Gautreks saga (Gautr)
Skaldic vol. 8; ed. Margaret Clunies Ross
Gautreks saga ‘The Saga of Gautrekr’ (Gautr) has been transmitted in two major Icelandic versions, a longer and a shorter. Ranisch (Gautr 1900, xviii-xl) argued for the first time that the shorter version is probably the older of the two, at least in its present form, and this view has been supported more recently by Chesnutt (2009). In the view of this editor, though, the case for the prior status of the shorter version has not been proven conclusively; both versions probably contain early elements, especially in the poetry, and both are likely to have been reworked by later compilers or editors.
The subject-matter of the shorter version (Gautr 1900, 50-73) is mainly about King Gauti of Götaland (Old Norse Gautland) in Sweden, his adventures among a group of backwoods peasants, the Dalafíflar ‘Valley-fools’, his son Gautrekr and the latter’s dealings with a certain Gjafa-Refr ‘Gifts-Refr (Refr = “Fox”)’, who eventually marries Gautrekr’s daughter. This narrative is built up from oral traditions and fairytale elements (Gautr 1900, lix-lxxxiii; Mitchell 1991, 55-8) and may have been influenced by oriental animal fables that had made their way to Scandinavia (Wikander 1964). A version of the story of Refr must have been known to Saxo Grammaticus, writing at the end of the twelfth century (cf. Saxo 2015, I, viii. 16. 1-4, pp. 620-5). Confirmation that legends about Gautrekr are of some antiquity is also provided by RvHbreiðm Hl 55-6III, which commemorate Gautrekr for his generosity, while Hl 54/1-4III seem to draw on the same sources as Gautr 8 (see Note there). The age of the shorter Gautr is debated, but cannot be later that its oldest ms. fragment, AM 567 XIV γ 4° (567XIV γ) of c. 1400, and, according to Chesnutt (2009, 96-7), is likely to be perhaps fifty years earlier. Various mss of the shorter version contain eight stanzas, six of them in the Dalafíflar section of the text, and the remaining two in the so-called Gjafa-Refs þáttr ‘Tale of Gifts-Refr’. These stanzas are also found in mss of the longer version, except that Gautr 3 is only in 164hˣ and Gautr 8 is lacking in papp11ˣ. These mss are described in more detail below.
The shorter version of Gautr is only loosely linked to the subject-matter of the longer version (Gautr 1900, 1-49), which deals primarily with the life-history of the legendary hero Starkaðr and his close but troubled relationship with his companion Víkarr, king of Agðir (Agder) in southern Norway, which culminates in Starkaðr’s sacrifice of Víkarr to the god Óðinn. Manuscripts of the longer version use the two parts of the shorter version, the so-called þættir of the Dalafíflar and Gjafa-Refr, as an envelope to enclose the so-called Víkars þáttr. This latter is a prosimetrum based upon a poem of thirty-three stanzas in its longest manifestation, named in the prose text (Gautr 1900, 31) as Víkarsbálkr ‘Víkarr’s Section’ (StarkSt Vík), which is distributed throughout the prose narrative to provide supporting evidence for Starkaðr’s life-history. The stanzas are an autobiographical retrospective monologue, often referred to as an ævikviða ‘life poem’, attributed to Starkaðr, who, the saga audience is led to believe, composed Vík towards the end of his life. Vík is extant only in mss of the saga’s longer version.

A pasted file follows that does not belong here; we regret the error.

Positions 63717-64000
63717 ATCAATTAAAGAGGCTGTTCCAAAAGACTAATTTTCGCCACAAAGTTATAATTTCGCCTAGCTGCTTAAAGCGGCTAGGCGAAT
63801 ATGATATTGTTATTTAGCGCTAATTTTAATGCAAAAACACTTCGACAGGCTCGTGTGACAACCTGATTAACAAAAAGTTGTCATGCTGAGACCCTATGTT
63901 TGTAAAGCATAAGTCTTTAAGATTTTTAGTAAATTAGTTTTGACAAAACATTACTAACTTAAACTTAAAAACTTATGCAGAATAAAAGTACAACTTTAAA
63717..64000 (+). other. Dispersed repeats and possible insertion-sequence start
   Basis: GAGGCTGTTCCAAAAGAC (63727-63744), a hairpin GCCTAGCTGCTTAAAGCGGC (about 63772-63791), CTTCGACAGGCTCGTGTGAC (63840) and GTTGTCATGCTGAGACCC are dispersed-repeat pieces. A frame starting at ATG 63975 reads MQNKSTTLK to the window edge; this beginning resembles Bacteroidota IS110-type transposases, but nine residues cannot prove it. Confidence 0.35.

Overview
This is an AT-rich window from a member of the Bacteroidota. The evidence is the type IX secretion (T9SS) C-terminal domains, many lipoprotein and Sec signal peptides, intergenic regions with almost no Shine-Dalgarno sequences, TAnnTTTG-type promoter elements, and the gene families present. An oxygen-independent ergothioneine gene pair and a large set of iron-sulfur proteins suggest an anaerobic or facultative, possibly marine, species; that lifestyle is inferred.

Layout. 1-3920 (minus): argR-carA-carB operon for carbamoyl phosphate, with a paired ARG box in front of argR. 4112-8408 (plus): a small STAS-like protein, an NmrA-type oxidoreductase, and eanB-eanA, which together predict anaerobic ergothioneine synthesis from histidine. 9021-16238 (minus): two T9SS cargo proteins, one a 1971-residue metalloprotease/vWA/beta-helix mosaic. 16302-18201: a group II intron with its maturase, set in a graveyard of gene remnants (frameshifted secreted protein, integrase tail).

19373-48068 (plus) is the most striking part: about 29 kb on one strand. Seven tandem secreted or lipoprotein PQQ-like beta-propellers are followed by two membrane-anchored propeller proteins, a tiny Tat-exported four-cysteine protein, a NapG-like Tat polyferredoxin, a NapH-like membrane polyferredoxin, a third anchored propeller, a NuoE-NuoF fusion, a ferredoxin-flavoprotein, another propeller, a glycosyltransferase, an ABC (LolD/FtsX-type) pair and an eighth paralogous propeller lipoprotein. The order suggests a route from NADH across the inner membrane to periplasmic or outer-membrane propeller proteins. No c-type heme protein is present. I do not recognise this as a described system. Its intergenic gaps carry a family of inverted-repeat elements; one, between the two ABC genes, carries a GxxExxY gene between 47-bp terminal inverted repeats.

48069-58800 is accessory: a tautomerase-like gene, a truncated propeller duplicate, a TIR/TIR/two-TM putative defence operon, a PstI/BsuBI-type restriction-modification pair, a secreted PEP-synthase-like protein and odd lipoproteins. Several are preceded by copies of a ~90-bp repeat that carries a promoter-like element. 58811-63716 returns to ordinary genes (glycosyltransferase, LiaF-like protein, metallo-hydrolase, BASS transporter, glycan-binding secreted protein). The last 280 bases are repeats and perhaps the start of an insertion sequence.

The longer version of Gautr is likely to have been put together from an existing version of the shorter Gautr and a version of Víkars þáttr, probably no earlier than some time in the fourteenth century. The oldest complete ms. of the longer version, the compilation AM 152 fol (152), is dated c. 1500-25 (on its scribes’ identity, see Stefán Karlsson 1970a and Driscoll 1992, xiii n. 2), but there is also a single leaf of an earlier fragment from c. 1400 (see below). However, some version of Starkaðr’s ævikviða is likely to have existed well before an unknown author created the prosimetrum we now know. The concept of Starkaðr as a poet informs several of the poems Saxo attributes to Starcatherus, including his death-song (Saxo 2015, I, vi. 8. 4-9. 20, pp. 416-47), and is also in play in SnSt HtIII, where a variant of fornyrðislag is named Starkaðarlag (SnE 2007, 38), in TGT, where a fragment of poetry (StarkSt Frag 1III), said to be in bálkarlag ‘section’s metre’, is ascribed to Starkaðr, and in both versions of Skáldatal, where Starkaðr is represented as the first poet at the dawn of historical memory. As to the age and authenticity of the original Icelandic version of Starkaðr’s poem, Ranisch was of the view that it is unlikely to have been older than the late eleventh or early twelfth century (Gautr 1900, cvi-cix), and drew some parallels in wording and title with Ívarr Ingimundarson’s Sigurðarbálkr (Ív SigII), datable to after its subject, Sigurðr slembidjákn’s, death in 1139. Finnur Jónsson, on the other hand, thought the poem could not be older than the thirteenth century (LH II, 159). The present editor’s view is that elements of the poem probably go back to an oral substrate, one that also informed Saxo’s Latin version. Its age is difficult to determine. The poem has been reworked and probably added to (though compilers subtracted stanzas as well); some of the metrical irregularities of the stanzas in the form in which they are presented in the extant mss are clearly of late date and we see the common addition of personal pronouns and other forms that characterise fourteenth-century and later versions of fornyrðislag poetry and make its lines unmetrical (see further Section 6 of the Introduction to this volume).